Reflection on the Gospel-29th Sunday in Ordinary Time Year B (Mark 10:35-45) -Veronica Lawson RSM

 In the kin-dom of God movement established by Jesus, there is no place for domination or for any exercise of power over others. In today’s gospel story, this is a lesson that James and John, the sons of Zebedee, clearly need to learn. They seem to think that the structures of power operating in the Roman world are going to be replicated when Jesus conquers the forces of opposition and comes into his “glory”. The two brothers, James and John, put in a bid for shared deputy leadership positions. They seem to be blind and deaf to what Jesus has been trying to tell them throughout their journey from Caesarea Philippi to Jerusalem. They seek his patronage without reference to the rest of the leadership group who, incidentally, are not well pleased with their presumptuous companions.

James and John do not yet realise that Jesus’ way is not the way of status or entitlement and that their call as disciples and as leaders of the emerging movement has nothing to do with privilege. They need to understand that it has more to do with enduring the suffering associated with commitment to one’s mission and with setting others free to be their best selves. To demonstrate this, Jesus offers them an unpalatable alternative: to “be slave of all”. He sustains the slavery metaphor and goes on to summarise his own mission with an image that comes out of the world of his time: “not to be served but to serve and give life as a ransom for many”. A ransom was the payment made to free someone from slavery. To substitute oneself for a slave was to give one’s life as a ransom for that slave. Reading the gospel from beginning to end helps us to understand the ultimate self-giving of Jesus in death as the climax of a lifetime’s outpouring of love, a love that draws forth loving and liberating action in others.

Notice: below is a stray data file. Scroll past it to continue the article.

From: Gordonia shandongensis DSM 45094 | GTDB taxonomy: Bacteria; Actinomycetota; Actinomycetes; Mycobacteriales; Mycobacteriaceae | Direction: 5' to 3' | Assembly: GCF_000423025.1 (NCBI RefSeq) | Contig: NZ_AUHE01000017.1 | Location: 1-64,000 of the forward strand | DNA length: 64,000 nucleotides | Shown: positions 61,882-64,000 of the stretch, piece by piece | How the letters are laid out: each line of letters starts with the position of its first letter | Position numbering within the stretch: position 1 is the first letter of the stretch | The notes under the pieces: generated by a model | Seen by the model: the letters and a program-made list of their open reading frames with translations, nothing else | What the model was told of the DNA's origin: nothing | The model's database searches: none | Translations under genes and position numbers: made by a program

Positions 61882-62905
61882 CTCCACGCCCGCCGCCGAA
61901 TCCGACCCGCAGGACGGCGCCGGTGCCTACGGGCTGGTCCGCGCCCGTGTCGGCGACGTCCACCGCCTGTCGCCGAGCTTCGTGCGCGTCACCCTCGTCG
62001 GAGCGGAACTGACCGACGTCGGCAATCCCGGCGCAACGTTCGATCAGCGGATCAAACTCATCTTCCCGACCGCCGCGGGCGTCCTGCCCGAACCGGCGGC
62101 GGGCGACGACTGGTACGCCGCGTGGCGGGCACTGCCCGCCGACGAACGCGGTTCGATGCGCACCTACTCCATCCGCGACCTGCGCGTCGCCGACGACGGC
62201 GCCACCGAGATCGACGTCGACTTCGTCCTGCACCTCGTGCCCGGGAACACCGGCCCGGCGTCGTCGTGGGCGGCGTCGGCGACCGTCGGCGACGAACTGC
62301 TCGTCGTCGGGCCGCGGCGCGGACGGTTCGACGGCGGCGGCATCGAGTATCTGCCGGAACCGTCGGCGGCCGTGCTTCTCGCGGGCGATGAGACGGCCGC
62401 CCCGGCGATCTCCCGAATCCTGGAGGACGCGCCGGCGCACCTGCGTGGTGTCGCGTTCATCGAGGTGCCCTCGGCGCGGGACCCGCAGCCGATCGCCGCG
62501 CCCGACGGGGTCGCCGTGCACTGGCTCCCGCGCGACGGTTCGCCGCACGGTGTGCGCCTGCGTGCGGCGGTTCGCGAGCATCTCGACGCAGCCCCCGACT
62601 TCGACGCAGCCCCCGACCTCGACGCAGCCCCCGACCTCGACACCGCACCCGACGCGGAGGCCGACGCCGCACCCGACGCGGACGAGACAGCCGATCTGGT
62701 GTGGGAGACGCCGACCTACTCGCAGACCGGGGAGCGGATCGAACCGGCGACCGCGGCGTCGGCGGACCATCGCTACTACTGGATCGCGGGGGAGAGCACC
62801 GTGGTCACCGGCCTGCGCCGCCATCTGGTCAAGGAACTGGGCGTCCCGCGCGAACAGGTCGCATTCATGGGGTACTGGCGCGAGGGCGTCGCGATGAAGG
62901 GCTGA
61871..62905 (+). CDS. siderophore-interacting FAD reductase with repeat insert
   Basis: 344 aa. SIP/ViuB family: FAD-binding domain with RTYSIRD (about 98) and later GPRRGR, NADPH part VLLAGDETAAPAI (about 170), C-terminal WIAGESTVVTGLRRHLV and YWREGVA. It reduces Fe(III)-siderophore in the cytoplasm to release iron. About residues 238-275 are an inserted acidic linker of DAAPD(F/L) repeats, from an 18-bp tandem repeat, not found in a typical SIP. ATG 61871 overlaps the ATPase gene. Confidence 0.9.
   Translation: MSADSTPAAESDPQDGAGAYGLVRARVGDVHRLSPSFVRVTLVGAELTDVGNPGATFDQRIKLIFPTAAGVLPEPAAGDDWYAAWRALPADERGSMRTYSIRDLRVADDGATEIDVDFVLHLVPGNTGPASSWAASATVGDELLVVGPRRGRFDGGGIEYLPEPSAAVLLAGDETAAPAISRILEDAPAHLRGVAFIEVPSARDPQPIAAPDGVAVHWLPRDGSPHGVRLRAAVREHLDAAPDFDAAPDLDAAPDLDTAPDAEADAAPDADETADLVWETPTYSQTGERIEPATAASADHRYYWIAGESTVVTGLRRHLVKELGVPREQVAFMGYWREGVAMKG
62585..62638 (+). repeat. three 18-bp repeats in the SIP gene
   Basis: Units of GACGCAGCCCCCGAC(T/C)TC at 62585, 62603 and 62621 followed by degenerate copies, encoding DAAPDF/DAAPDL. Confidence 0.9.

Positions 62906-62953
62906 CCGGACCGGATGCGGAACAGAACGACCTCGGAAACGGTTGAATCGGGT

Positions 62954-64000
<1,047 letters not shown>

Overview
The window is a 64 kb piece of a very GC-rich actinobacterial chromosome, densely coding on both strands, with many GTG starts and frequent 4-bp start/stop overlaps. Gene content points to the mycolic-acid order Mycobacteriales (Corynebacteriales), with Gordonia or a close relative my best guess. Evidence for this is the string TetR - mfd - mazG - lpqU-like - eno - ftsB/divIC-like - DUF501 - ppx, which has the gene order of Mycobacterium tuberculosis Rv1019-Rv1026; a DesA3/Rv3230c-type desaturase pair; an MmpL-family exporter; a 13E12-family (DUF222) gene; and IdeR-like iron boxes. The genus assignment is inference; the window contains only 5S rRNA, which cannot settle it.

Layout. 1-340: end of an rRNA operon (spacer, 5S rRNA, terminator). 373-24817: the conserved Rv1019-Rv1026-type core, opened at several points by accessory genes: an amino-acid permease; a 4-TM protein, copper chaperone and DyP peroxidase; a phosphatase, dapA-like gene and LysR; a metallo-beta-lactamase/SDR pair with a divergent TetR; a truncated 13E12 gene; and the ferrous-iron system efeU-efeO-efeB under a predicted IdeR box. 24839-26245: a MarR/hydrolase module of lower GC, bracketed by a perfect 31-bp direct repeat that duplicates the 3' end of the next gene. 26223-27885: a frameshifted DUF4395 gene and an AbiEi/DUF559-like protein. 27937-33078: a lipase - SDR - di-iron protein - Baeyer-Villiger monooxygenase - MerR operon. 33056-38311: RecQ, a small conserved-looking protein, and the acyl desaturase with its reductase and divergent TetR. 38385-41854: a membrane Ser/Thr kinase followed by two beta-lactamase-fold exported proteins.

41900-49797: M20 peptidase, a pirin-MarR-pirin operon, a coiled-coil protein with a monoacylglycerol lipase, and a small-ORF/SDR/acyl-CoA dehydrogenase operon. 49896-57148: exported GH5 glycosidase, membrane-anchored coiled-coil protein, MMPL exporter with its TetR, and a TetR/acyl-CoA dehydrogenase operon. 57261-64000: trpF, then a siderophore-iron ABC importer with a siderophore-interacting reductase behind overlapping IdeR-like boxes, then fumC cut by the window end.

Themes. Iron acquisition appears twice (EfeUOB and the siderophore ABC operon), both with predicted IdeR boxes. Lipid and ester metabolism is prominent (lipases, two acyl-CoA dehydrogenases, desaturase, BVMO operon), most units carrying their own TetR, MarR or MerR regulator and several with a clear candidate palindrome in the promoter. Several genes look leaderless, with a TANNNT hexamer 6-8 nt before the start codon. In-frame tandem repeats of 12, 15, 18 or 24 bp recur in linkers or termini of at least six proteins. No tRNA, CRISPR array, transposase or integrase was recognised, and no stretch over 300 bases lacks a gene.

There are multiple ways of enslaving others, of dominating and of trying to control them in order to achieve one’s own personal or corporate ends, good or bad. The request of James and John reminds us that we can all lose sight of the liberating vision of the gospel and get caught up in destructive power struggles. As 21st century disciples, we hear the words of Jesus, ‘It is not to happen with you”. We might turn our attention to those in our world who are literally enslaved. We might join with ACRATH (Australian Catholic Religious against the Trafficking in Humans) and with others working to obtain freedom and justice for those trapped into sexual and other forms of slavery in our own cities, a situation reportedly exacerbated by pandemic. We might hear today’s gospel as a call to join the struggle against this tragic phenomenon. Photo Patrick Fore

man holding his hands on open book